Interested in linking to "The New American Majority"?
You may use the Headline, Deck, Byline and URL of this article on your Web site. To link to this article, select and copy the HTML code below and paste it on your own Web site.
By Diane Toops, News and Trends Editor | 09/07/2012
Uniquely, every retailer pays the same price for each Goya product whether a small independently owned store or a supermarket chain.
Goya's commitment to the Latino community is realized through its online presence, www.goya.com, which personalizes the consumer experience by providing great-tasting, authentic Latino recipes for the home cook as well as educating Hispanics and non-Hispanics alike to the diversity of Latin American cuisine. Visitors to Goya online are encouraged to become part of La Gran Familia Goya.
"It has been a memorable and successful year for Goya," says President Bob Unanue. "We are so proud and humbled by the overwhelming support and recognition of our 75th anniversary. It's an incredible feeling and gives us the confidence and ability to further invest in Goya and the community."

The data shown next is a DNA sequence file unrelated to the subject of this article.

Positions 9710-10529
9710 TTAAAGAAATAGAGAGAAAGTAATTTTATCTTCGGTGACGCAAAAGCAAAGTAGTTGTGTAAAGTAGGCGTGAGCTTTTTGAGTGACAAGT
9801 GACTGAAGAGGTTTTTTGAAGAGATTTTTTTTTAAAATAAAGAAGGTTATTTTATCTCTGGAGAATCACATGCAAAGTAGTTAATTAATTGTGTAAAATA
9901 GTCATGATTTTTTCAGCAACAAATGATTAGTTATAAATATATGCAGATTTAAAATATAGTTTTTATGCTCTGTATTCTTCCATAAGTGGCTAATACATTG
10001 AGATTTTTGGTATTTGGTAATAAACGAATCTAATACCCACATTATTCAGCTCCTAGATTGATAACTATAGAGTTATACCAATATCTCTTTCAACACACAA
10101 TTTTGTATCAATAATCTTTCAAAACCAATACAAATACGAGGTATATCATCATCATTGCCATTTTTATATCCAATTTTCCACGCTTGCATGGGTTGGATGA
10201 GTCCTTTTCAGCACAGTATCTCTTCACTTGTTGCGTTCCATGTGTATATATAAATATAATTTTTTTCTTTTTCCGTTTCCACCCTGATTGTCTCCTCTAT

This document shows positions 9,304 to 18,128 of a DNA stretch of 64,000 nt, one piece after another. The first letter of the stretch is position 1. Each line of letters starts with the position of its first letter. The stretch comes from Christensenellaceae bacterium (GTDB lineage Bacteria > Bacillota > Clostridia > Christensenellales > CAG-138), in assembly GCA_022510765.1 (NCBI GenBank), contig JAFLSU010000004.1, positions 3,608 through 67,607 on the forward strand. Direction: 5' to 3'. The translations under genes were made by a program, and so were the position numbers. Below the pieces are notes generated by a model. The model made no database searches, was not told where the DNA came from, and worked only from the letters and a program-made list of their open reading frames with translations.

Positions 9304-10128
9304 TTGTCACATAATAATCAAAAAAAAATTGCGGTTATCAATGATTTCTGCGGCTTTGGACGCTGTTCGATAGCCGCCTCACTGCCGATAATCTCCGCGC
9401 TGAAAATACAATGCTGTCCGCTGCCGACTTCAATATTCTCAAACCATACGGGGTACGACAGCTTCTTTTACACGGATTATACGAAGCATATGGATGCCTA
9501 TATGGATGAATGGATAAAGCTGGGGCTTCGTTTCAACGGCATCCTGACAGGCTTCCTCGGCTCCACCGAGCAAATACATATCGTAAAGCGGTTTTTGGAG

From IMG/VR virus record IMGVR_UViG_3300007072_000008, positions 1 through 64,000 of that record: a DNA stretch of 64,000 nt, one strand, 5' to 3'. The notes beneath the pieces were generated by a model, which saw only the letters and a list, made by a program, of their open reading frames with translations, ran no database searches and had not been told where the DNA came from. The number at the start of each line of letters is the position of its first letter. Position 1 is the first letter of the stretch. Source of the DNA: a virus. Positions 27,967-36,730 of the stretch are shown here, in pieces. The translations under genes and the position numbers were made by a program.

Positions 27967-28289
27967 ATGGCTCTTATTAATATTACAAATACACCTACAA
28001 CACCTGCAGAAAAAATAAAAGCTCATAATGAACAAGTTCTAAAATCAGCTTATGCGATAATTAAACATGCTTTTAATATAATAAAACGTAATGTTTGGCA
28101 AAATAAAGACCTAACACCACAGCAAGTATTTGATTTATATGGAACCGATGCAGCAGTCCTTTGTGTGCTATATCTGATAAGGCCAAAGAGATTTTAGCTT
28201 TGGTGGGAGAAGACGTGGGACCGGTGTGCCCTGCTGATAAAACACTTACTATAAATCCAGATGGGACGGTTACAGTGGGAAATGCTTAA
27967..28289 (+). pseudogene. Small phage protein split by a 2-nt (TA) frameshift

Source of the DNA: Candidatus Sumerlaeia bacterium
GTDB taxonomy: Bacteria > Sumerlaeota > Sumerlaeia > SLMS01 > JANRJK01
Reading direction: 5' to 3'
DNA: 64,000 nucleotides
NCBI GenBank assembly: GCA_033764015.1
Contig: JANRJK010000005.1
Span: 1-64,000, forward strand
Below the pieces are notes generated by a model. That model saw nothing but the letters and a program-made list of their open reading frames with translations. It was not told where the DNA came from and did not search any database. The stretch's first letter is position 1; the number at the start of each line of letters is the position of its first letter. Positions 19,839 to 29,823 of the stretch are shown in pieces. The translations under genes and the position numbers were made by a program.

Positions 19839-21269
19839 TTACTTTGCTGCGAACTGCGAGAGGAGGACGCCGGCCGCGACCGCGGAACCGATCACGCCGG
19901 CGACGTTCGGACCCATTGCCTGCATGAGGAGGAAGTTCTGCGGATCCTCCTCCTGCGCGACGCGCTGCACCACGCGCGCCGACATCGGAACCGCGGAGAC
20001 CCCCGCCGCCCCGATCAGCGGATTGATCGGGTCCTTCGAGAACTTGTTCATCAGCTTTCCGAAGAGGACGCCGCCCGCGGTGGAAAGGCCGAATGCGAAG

Fernando Desa, a native of Mayagüez, Puerto Rico, is Goya's executive chef and product manager. Capturing the traditional tastes and methods that have been handed down through generations, he works to retain the flavors that epitomize Latin American cuisine while incorporating new techniques that can be easily duplicated by the home chef.
"Hispanics like a lot of flavor in their food, and then the presentation on the plate. And then the freshness," said Desa, part of a panel on Hispanic cuisine at the Research Chefs Assn. annual meeting this year.
On the culinary horizon, "I think Peruvian is the next thing," Desa said. "It has already started. It's a fusion of Asian cuisine with a little Spanish cuisine. There are a wide variety of chiles. There is also a lot of freshness with the fish. Besides that, there are the mango, the passion fruit, very tropical and refreshing. When you mix that with the chilies, you have an excellent combination.